Israel's next prime minister, Benjamin Netanyahu, will be responsible for pulling Israeli troops out of Hebron, a Cabinet statement from Prime Minister Shimon Peres's outgoing government said. Netanyahu has said in the past he opposes withdrawing from the West Bank town. Also, Netanyahu assured the US he wants to continue the peace process, but has not yet clarified his strategy, Christopher said.
Britain said Sinn Fein, the IRA's political wing could join Northern Ireland peace talks June 10 before it began to disarm. But it insisted that the IRA renew its cease-fire, which Sinn Fein said was unlikely. Sinn Fein came in fourth in Thursday's peace forum elections in Northern Ireland, in its best showing ever.
Australian Prime Minister John Howard vowed to remain firm on a crackdown on gun possession, despite a protest march by 67,000 people in Melbourne. It was the latest in a series of nationwide protests by gun owners angry that they will be forced to surrender their weapons.
The Czech Republic seemed headed for a stalemate, after a surprisingly strong showing by the Social Democrats.With 98.8 percent of votes counted, Prime Minister Vaclav Klaus's Civic Democratic Party narrowly missed retaining its majority in parliament, Czech television said. The party is expected to win 99 of the 200 seats. Analysts differed on whether Klaus could rule with a minority, and said the deadlock may lead to new elections next year.
Four Russian soldiers were killed in an explosion in Grozny, Chechnya, on the second day of a cease-fire marred by accusations of violations on both sides. Also, Chechen separatists will resume peace talks with Moscow but want the Kremlin to commit within a week to withdrawing its troops from Chechnya, Interfax news agency reported.
India's H.D. Deve Gowda was sworn in as the second prime minister in three weeks.
Ukraine shipped the last of its nuclear warheads to Russia, where they are to be dismantled. The former republic gave up the weapons in exchange for nuclear fuel from Russia and US aid.
The Central African Republic's government and mutineers signed a peace deal under which French troops will help with disarmament. The rebel troops were granted amnesty by President Ange-Felix Patasse, who also promised to fire his deputy Army chief of staff - one of the mutineers' demands.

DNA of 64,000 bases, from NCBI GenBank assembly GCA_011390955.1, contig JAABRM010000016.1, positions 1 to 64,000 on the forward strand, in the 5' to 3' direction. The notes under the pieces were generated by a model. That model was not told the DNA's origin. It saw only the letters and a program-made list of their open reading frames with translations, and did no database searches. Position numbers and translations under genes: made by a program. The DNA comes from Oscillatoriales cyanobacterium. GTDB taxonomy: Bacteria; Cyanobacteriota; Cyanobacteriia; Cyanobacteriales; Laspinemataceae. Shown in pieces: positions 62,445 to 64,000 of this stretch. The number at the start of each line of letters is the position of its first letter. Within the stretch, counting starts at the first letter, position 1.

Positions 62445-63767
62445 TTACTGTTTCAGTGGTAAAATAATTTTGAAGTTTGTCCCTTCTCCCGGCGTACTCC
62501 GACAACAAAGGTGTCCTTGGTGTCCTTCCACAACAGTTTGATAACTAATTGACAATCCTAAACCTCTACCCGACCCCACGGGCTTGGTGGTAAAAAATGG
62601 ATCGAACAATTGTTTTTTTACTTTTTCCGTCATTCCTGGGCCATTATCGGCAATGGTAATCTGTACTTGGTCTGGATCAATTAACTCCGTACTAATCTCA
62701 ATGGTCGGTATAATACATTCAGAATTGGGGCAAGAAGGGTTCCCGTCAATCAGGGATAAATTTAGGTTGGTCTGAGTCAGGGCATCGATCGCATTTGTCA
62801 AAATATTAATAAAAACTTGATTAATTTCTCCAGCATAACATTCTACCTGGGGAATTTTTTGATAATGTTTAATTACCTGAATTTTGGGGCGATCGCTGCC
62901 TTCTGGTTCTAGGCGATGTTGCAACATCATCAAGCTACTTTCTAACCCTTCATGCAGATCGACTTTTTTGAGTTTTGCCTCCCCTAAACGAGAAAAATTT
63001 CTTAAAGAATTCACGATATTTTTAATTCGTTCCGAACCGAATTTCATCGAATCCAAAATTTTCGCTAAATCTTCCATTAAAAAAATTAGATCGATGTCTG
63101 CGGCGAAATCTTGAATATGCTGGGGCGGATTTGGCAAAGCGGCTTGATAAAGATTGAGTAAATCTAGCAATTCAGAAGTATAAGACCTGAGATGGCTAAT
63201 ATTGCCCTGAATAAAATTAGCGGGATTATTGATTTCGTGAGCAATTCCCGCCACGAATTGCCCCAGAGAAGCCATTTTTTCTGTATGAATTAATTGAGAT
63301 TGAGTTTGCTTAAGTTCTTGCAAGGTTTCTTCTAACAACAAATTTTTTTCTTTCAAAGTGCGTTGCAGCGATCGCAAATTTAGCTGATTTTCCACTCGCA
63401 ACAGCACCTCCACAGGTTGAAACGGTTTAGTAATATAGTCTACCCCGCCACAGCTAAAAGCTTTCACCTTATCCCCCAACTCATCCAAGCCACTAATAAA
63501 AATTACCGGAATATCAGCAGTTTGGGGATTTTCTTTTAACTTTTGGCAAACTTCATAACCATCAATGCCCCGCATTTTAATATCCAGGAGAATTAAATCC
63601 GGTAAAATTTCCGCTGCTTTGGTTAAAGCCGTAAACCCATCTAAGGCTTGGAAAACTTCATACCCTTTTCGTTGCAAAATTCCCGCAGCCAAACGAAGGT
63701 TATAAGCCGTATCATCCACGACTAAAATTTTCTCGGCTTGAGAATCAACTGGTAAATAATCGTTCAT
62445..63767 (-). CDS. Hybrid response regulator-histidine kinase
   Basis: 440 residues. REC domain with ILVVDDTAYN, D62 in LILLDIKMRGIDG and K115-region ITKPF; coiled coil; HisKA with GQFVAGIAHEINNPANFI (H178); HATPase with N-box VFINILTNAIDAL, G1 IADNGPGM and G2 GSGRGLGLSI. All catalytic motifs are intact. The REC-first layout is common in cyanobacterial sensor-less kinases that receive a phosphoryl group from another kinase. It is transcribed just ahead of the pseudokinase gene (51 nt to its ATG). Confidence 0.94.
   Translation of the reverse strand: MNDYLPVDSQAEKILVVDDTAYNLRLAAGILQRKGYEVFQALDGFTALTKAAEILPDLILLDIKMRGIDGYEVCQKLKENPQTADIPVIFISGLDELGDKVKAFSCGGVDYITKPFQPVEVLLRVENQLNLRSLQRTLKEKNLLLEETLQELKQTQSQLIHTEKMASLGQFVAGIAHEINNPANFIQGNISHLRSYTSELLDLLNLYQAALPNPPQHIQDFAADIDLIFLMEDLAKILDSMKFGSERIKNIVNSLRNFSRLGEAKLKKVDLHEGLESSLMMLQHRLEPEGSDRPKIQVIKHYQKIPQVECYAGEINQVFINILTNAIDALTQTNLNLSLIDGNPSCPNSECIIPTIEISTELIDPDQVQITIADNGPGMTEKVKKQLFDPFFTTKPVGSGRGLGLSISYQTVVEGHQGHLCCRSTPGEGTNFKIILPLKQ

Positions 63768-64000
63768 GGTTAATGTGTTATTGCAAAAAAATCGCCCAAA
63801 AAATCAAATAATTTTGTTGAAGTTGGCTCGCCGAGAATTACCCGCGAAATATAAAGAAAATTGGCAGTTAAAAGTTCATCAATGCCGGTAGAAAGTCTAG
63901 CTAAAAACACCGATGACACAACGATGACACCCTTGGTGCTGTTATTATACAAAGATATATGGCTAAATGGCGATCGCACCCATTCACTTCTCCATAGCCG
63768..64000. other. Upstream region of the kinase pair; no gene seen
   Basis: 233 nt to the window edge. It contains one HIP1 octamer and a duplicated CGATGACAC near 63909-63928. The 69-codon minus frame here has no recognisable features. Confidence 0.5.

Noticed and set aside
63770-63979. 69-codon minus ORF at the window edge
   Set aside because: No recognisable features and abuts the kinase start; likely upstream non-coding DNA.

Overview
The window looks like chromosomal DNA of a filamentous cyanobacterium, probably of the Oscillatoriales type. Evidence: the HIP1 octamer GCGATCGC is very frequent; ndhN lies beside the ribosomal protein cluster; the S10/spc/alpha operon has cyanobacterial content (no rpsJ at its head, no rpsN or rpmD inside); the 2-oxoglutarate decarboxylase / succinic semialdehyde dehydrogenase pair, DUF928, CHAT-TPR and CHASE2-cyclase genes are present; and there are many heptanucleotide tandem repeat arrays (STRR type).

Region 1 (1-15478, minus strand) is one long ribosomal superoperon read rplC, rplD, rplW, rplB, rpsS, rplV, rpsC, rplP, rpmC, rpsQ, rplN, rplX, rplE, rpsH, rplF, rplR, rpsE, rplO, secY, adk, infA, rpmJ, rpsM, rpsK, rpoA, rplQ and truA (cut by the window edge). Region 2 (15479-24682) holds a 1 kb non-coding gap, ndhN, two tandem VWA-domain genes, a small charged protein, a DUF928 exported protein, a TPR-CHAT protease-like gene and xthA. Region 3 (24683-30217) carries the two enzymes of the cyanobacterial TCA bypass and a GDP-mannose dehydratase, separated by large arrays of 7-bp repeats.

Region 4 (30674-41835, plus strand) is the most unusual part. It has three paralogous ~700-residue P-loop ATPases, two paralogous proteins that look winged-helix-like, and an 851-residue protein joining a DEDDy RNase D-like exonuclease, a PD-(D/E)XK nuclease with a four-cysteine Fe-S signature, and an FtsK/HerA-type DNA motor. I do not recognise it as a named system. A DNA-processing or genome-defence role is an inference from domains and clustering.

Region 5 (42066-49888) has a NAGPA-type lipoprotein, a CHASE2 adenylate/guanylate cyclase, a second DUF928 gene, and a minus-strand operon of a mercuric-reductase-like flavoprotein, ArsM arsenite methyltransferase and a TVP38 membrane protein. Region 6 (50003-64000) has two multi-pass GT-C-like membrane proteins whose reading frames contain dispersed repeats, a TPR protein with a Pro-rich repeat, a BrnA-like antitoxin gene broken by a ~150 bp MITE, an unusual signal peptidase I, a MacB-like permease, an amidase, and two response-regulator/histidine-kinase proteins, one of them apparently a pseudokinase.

Democracy activists scuffled with police in Hong Kong as thousands of demonstrators marked the seventh anniversary of China's crackdown on Tiananmen Square protests in 1989.
Voting began in Chad's first democratic presidential election. Fourteen candidates are vying for the post with President Idriss Derby, who won power in a 1990 armed revolt. Results are due Thursday.
''Tweedle-Dee and Tweedle-Dum." -- Former Colorado Gov. Richard Lamm, who emerged as a possible third-party candidate, referring to the Republican and Democratic parties at a Reform Party speech in Los Angeles.
Ozone-destroying chemicals are declining in the lower atmosphere, US scientists say. The ozone layer in the stratosphere should start showing improvement in a few years. The use of ozone-depleting chemicals was limited worldwide by the 1987 Montreal protocol. This is the first decline measured since manufacture of such chemicals, used in refrigerators and other appliances, began.
Jeremy Mock was top in his class at Kelleys Island School. In fact, he was the only graduate in a senior class of one on the Lake Erie island off Ohio's coast. Between 100 to 150 people showed up to see Mock graduate Saturday in the village of 172 residents.
Visitors to Washington's National Building Museum are zigzagging through an unusual new exhibit. "Between Fences," which runs through Jan. 5, explores the structures as symbols of how people treat each other. "Fences are weapons, but they are also tools that help people live together," curator Gregory K. Dreicer says.
A white-tailed doe moseyed through Manhattan before being removed by a wildlife ranger. She probably visited the Big Apple via the railroad tracks, he said.
THE DAY'S LIST
1996 Hurricane Names
- Associated Press